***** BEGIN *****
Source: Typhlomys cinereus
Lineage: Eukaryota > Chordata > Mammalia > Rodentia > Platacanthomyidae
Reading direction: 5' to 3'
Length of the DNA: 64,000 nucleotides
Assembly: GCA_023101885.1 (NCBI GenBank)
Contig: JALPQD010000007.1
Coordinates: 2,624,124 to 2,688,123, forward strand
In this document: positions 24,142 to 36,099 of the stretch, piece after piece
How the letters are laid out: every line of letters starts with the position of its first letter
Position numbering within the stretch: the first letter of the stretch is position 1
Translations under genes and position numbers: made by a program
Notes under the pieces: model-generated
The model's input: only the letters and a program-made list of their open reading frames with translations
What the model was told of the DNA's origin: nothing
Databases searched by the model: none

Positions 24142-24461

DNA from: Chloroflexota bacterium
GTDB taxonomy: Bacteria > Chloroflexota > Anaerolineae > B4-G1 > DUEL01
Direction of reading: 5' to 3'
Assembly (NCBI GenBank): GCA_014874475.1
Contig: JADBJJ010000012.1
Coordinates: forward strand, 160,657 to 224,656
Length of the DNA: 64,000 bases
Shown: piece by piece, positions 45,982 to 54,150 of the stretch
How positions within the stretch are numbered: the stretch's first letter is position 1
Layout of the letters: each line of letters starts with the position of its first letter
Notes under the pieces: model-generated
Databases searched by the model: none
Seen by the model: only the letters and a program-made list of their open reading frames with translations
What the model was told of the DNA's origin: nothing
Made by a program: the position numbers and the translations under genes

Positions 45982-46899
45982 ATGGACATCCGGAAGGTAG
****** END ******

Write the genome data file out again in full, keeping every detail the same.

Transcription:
Source: Typhlomys cinereus
Lineage: Eukaryota > Chordata > Mammalia > Rodentia > Platacanthomyidae
Reading direction: 5' to 3'
Length of the DNA: 64,000 nucleotides
Assembly: GCA_023101885.1 (NCBI GenBank)
Contig: JALPQD010000007.1
Coordinates: 2,624,124 to 2,688,123, forward strand
In this document: positions 24,142 to 36,099 of the stretch, piece after piece
How the letters are laid out: every line of letters starts with the position of its first letter
Position numbering within the stretch: the first letter of the stretch is position 1
Translations under genes and position numbers: made by a program
Notes under the pieces: model-generated
The model's input: only the letters and a program-made list of their open reading frames with translations
What the model was told of the DNA's origin: nothing
Databases searched by the model: none

Positions 24142-24461

DNA from: Chloroflexota bacterium
GTDB taxonomy: Bacteria > Chloroflexota > Anaerolineae > B4-G1 > DUEL01
Direction of reading: 5' to 3'
Assembly (NCBI GenBank): GCA_014874475.1
Contig: JADBJJ010000012.1
Coordinates: forward strand, 160,657 to 224,656
Length of the DNA: 64,000 bases
Shown: piece by piece, positions 45,982 to 54,150 of the stretch
How positions within the stretch are numbered: the stretch's first letter is position 1
Layout of the letters: each line of letters starts with the position of its first letter
Notes under the pieces: model-generated
Databases searched by the model: none
Seen by the model: only the letters and a program-made list of their open reading frames with translations
What the model was told of the DNA's origin: nothing
Made by a program: the position numbers and the translations under genes

Positions 45982-46899
45982 ATGGACATCCGGAAGGTAG